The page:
We've begun to raise daughters more like sons... but few have the courage to raise our sons more like our daughters. ~Gloria Steinem

The Empress is the archetypal "mother" but not all can identify with that.  Instead of viewing her as a noun, try instead to view her as a verb.  In a commentary written by feminist Gloria Steinem, she explains:
"Think about it: As a noun, mother not only excludes half the human race, but is also limited by fertility and age and intention...
As a noun, mother may be good or bad, willing or unwilling, on welfare or rich, worshiped or blamed, dominating or nurturing, accidental or chosen.
Perhaps that’s why the noun mother is so easily taken over by profanity; or by war, as in “the Mother of All Bombs;” or by war-makers who honor Hero Mothers for birthing soldiers.
But when mother is a verb—as in to mother, to be mothered—then the best of human possibilities come into our imaginations.
To mother is to care about the welfare of another person as much as one’s own.
To mother depends on empathy and thoughtfulness, noticing and caring.
To mother is the only paradigm in which the strong and the weak are perfectly matched in mutual interest." ( Mother As A Verb by Gloria Steinem)
 Another funny thing about archetypes and dualities is that they aren't really meant to describe actual men and women, but only traits and characteristics, with no value judgment placed upon whether these characteristics and traits are better or worse.  They simply are. Men express "mothering" naturally and as easily, and many women really suck at it.  The mistake is made when we assume that feminine archetypes belong to women and masculine archetypes belong to men.  They don't, they are meant to be balanced within each of us and therefore balancing our societies.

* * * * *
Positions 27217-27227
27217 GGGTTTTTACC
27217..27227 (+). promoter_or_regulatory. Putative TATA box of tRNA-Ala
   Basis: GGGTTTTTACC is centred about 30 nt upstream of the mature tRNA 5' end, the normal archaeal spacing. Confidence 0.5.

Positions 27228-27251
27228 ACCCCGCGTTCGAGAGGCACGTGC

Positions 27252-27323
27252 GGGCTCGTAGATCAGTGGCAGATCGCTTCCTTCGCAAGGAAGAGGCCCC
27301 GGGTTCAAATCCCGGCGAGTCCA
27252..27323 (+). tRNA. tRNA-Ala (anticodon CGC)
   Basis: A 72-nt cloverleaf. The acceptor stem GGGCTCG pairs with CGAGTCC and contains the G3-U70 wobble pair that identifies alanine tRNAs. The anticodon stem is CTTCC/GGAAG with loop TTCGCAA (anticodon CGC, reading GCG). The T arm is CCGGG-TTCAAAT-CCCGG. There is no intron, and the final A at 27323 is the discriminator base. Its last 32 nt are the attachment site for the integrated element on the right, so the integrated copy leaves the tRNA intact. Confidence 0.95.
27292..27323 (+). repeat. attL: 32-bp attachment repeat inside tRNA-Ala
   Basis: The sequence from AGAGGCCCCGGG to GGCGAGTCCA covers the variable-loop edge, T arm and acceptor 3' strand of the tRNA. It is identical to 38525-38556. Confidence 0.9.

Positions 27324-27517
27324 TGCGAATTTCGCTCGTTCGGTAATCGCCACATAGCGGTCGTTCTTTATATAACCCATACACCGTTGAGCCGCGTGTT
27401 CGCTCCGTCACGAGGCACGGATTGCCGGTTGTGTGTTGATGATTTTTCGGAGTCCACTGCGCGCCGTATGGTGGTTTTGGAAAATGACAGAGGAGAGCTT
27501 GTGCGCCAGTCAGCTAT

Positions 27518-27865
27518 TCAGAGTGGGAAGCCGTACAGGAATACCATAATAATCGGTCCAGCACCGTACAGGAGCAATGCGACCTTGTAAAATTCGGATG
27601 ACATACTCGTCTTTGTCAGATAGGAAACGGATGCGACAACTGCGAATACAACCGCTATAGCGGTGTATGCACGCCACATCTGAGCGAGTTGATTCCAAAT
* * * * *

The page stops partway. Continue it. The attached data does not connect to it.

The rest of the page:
Patriarchy is the result of too strong an emphasis on the masculine part of the duality, too much value given to that particular warp of the cloth.  While it has its benefits, such as strength, survival, profit-making, and logic, it is lopsided on its own.  Technology and business are examples of masculine archetypal structure and energy and while extremely beneficial, when they ignore the feminine elements they become destructive and ultimately self-destructive.  Only when feminine archetypal energy is integrated into these institutions will they thrive in balance with nature and with our own long-term survival. 



To me, feminism isn't about who's better or who screwed everything up.  It's not about forcing men to shoulder the blame for everything wrong with the world, even though, come on guys, you've made the lion's share of decisions for quite some time now, so take responsibility.  It's about awareness and what the hippies used to call "consciousness raising." What does it really take for people, both men and women, to realize we need balance?